threats with its “battle vehicle nose” form factor. Also, the JAIS-6 now features what NIMR terms a “Semi-Knock Down” capability for its monocoque hull, power control unit, running gear and power pack solutions, meaning it can be rapidly repaired and re-roled for operations following rapid equipment replacement practices in the first and second lines of the logistical support chain. The JAIS-6’s V-shaped hull has been designed and tested up to NATO STANAG 4569 with a capability to survive “overmatched” events by isolating crew members from power plant technology, fuel, batteries and drive lines.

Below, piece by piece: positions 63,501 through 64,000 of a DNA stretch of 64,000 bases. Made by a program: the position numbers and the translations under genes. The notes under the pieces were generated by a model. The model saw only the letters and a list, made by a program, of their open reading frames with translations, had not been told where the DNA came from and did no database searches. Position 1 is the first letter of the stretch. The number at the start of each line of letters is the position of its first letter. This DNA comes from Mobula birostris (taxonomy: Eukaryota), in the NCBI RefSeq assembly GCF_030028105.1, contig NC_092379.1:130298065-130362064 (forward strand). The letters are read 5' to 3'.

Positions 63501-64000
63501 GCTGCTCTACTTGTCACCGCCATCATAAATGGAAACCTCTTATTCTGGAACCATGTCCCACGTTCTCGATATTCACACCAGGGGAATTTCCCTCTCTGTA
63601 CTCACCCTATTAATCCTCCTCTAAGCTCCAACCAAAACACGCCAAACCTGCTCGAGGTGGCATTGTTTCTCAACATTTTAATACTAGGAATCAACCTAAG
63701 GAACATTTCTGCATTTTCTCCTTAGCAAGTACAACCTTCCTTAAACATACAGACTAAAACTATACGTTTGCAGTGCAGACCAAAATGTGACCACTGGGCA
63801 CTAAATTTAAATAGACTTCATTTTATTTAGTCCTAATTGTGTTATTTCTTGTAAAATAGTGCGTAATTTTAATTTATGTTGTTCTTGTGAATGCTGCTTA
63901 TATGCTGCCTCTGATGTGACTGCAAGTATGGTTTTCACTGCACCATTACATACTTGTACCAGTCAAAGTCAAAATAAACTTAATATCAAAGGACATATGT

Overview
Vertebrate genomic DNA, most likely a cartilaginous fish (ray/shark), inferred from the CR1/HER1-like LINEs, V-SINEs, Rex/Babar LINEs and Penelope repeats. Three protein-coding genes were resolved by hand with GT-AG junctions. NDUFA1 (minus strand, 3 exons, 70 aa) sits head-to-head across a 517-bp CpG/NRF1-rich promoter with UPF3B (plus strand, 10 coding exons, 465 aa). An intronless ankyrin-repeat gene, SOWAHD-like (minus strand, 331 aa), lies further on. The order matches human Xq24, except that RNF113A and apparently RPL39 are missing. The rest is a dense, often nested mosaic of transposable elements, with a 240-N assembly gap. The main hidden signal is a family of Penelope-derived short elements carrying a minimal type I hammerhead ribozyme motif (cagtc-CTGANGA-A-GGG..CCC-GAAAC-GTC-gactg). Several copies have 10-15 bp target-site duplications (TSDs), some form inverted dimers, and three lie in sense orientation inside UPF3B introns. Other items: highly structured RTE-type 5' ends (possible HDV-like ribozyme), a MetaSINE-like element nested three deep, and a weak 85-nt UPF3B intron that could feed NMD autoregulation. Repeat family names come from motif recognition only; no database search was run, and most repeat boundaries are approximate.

Conclusion

NIMR’s ability to manufacture such a range of tactical ground vehicles indigenously has placed the UAE Armed Forces at the ‘tip of the spear’ in regards to Middle East actors partnering with the international armed forces community. However, developments in SOF vehicles in particular clearly illustrate growing interoperability with international partner forces while maintaining an independent capability less reliant on foreign military sale agreements, which remain prevalent elsewhere in the region. The HAFEET 6x6 family of vehicles has been extended to include a Battlefield Ambulance variant